Fordham Law’s McGannon Center has received a $50,000 award from the John S. and James L. Knight Foundation to support research into the impact of public communications infrastructure projects, including the WiFi kiosk networks in New York City and Philadelphia. Those specific projects aim to improve internet access to communities who might otherwise not have a reliable connection to the internet. The McGannon Center will study their impacts on the communities they mean to serve.
“Urban WiFi kiosk networks are fascinating and important resources worthy of close study,” said Olivier Sylvain, director of the McGannon Center. “On the one hand, they create opportunities for underserved communities. But, as with many technological innovations, they also present difficult challenges.”
Much of Sylvain’s scholarship over the past decade has addressed racial and economic disparity in the deployment of communication infrastructure. “It isn’t enough,” he explains, “to observe that there is a digital divide or even that the gap in access is closing. That’s old news.” Instead, he explains, “we should be thinking seriously about how, even when new technologies are widely deployed, disparities remain in the ways people use the technologies as well as the ways in which companies or governments rely on those new technologies to surveil communities.”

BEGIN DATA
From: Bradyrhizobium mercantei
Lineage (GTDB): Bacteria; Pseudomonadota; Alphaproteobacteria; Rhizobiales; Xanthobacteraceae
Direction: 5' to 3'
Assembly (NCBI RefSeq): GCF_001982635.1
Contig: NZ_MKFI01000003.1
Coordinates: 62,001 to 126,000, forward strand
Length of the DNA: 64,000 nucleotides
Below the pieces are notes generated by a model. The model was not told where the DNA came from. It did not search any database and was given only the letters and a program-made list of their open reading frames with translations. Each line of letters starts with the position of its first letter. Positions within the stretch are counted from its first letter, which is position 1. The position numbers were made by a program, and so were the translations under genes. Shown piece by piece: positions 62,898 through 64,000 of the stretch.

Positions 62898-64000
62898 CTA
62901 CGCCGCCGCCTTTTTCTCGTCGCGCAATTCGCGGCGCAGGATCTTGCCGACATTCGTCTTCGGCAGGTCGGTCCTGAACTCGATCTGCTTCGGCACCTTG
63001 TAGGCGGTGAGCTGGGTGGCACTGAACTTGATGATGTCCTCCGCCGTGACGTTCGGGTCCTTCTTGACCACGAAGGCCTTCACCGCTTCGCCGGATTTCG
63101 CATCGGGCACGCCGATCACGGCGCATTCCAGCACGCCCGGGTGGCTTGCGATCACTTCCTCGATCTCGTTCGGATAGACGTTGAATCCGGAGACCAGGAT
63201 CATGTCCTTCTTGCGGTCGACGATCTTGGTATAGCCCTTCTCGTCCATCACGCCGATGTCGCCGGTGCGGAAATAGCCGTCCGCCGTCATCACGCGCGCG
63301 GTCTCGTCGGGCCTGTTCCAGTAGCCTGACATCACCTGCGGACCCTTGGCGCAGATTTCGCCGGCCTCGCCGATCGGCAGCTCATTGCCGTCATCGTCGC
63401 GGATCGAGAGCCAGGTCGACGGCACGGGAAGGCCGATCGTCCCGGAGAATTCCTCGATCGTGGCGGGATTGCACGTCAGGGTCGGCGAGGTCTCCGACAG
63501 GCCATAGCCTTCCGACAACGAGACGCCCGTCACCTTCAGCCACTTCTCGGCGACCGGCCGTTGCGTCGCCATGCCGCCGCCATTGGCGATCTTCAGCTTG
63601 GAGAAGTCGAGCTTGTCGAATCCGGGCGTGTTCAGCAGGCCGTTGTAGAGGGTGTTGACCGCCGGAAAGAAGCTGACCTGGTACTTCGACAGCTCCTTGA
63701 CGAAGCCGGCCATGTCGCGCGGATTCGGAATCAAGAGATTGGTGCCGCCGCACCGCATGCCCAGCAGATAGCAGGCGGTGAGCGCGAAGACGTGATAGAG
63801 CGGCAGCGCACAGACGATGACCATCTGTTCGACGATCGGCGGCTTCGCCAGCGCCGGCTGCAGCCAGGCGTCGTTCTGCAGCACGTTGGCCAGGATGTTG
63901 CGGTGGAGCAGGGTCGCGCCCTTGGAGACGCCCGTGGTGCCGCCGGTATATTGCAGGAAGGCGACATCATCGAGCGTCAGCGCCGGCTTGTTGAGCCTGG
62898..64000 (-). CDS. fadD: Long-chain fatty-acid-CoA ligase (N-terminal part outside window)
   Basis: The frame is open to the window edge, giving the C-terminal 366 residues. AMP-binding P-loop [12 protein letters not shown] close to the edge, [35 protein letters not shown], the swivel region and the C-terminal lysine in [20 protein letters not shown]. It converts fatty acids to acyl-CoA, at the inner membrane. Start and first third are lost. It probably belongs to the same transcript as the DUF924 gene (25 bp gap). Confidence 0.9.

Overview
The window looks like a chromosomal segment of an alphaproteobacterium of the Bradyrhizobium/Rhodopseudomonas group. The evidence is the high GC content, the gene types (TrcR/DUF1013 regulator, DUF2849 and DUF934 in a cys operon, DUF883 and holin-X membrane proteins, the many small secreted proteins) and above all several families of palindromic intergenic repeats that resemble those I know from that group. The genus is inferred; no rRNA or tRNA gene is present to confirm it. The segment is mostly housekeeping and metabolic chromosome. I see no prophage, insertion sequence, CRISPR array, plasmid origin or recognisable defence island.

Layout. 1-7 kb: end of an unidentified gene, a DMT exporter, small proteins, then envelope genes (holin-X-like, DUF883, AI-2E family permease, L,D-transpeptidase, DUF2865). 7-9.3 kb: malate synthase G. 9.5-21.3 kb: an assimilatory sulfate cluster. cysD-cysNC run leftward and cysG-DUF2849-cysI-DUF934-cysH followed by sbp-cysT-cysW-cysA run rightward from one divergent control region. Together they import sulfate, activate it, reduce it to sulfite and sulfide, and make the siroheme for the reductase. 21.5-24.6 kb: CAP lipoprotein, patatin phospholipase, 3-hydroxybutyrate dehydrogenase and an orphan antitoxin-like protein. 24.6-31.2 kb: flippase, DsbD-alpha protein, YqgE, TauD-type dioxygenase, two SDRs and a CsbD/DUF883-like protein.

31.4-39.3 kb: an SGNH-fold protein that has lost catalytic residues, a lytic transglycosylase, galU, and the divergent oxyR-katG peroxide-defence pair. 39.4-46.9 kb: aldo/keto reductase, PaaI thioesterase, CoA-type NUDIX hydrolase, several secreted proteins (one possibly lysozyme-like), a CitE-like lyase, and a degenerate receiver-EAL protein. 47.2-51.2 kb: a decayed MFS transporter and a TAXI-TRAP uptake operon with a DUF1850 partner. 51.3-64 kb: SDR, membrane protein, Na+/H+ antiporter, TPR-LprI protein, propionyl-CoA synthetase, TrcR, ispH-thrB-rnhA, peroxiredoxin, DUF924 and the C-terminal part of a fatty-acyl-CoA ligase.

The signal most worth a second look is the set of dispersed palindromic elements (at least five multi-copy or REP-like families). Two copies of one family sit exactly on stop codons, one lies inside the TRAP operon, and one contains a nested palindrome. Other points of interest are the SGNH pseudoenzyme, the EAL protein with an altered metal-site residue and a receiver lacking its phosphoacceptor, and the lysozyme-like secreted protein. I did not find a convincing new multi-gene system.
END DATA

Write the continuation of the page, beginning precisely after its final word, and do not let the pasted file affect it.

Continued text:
Sylvain hopes the project will help identify “constructive principles on which policymakers should rely when they develop or procure communications infrastructure projects, as well as benchmarks for measuring the impact of new communications services on historically underserved communities.”
The McGannon Center is one of 20 recipients of $1.7 million in awards from the Knight to focus on research to inform the public conversation on current issues in technology policy, including free expression online and the scale and power of digital platforms.
“As we proceed from a pandemic to an election, everything about technology is getting bigger: the companies, their role in our lives, and the debate about how to manage what we say and do online,” said Sam Gill, Knight Foundation senior vice president and chief program officer. “From COVID-related misinformation to labeled posts by the president, it’s clear that we need to chart a path forward about how to best protect democratic values in a digital age.”